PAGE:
The Front Bottoms' new release Going Grey gave the band room to experiment with electronic sound while allowing their existing expertise with whiny vocals and melody-defining guitar to shine through.
Frontman Brian Sella's voice dominates the album, just as it does in older projects, but his vocal performance has clearly improved. His typical talk-singing is matched with a new ability to truly carry a tune and hit a range of higher notes.
Some of the album's first tracks — "Peace Sign," "Bae," "Vacation Town" and "Don't Fill Up On Chips" — stick to typical Front Bottoms style. The gritty guitar tunes accompanied by Sella's unique vocals and blunt lyrics, and the occasional trumpet solo, offer solace to fans reluctant to accept the band's changing sound.
Later songs like "Grand Finale," "Trampoline" and "Everyone But You" offer a more experimental vibe as the pop-punk band dabbles in a more electronic, pop sound. The new sound and Sella's improved vocals are a breath of fresh air from the band's typical angst.
The first song on the album, "You Used to Say (Holy Fuck)," intertwines the new, electronic TFB with the classic, punk rock TFB extremely well. It is one of the best songs they have ever released: It starts a slow fade into the dreamy first verse which eventually gathers some high-pitched electronic accents, picking up the pace briefly before dropping into near silence to accompany Sella singing the phrase "holy fuck I'm about to die."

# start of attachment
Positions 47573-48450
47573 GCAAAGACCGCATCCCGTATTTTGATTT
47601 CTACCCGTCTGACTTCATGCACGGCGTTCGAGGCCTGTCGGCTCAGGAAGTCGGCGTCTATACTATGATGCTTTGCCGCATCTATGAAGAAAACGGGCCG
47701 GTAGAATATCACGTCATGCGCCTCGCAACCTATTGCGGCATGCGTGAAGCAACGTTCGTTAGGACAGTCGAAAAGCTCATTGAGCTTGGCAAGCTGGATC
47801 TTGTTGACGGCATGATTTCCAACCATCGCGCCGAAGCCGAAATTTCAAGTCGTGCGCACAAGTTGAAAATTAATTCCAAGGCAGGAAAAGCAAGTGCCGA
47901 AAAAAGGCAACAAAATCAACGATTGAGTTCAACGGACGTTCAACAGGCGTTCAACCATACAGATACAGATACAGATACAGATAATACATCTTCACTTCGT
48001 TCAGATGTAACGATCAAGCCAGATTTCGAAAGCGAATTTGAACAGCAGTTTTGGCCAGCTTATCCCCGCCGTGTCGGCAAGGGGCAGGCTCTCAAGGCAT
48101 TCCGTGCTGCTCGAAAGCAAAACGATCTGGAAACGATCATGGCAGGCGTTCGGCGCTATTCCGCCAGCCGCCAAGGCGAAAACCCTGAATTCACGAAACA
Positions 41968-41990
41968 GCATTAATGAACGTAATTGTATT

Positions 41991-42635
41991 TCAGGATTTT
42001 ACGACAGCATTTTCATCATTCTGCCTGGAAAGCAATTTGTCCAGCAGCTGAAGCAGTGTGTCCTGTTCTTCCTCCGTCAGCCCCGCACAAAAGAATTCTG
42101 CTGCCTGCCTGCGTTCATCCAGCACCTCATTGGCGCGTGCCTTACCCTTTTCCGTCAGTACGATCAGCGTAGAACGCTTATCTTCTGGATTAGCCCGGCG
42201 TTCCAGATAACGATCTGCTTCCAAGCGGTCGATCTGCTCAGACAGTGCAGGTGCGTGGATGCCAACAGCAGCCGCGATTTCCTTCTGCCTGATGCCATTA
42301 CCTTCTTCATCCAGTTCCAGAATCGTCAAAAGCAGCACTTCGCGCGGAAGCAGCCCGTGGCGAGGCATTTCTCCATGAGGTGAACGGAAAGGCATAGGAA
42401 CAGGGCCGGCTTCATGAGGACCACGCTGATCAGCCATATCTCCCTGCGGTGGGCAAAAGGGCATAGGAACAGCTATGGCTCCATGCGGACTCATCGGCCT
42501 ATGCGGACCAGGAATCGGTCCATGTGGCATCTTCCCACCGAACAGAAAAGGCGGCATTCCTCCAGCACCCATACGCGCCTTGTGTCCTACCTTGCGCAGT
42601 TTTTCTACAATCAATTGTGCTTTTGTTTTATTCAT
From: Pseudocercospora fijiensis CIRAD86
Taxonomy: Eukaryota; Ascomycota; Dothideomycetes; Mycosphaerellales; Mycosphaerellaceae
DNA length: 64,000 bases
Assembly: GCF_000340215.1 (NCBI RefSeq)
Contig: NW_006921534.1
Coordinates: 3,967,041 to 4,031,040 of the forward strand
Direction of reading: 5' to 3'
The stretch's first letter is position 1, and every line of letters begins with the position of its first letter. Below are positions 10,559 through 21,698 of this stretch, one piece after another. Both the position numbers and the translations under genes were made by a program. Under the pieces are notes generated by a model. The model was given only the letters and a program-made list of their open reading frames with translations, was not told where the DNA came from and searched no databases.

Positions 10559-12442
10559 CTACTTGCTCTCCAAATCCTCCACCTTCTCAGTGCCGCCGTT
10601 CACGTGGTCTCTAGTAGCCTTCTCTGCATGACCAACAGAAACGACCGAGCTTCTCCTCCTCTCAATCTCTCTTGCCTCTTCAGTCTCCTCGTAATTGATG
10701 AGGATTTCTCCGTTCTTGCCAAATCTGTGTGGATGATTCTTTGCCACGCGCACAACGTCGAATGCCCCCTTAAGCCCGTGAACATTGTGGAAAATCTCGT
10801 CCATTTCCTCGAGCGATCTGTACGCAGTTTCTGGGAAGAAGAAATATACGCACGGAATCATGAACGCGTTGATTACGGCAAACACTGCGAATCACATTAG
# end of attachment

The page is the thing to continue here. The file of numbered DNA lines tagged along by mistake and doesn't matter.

The LP, released on Friday, is one of those rare albums where I didn't want to skip a single song. I was hesitant to accept the direction The Front Bottoms are taking their sound, but I foresee it will only expand their likeability.
The songs with experimental sound still hold the framework of the Front Bottoms' music we know and love, but with added pizzazz. The electronic excitement could do wonders for their popularity and ability to dominate a venue with crowd-pleasing tunes on their upcoming tour.
"Grand Finale" — which is somehow not the final song on the album — draws listeners in by juxtaposing slow and deep verses with an upbeat, pop-music-esque, pre-chorus and chorus, which have been stuck in my head for days.
There is something on this album for everyone, from die-hard TFB fans to people who only like radio hits. The band manages to explore various musical vibes without compromising the style that made them famous in the first place.
Bands like The Front Bottoms — grunge boys who write angsty songs about girls, college and weed — tend to fizzle out after releasing a few strikingly similar LPs, leaving room for the next sad-boy band to take their place. But TFB shows a unique and unprecedented growth on Going Grey — leading me to believe they might actually stick around.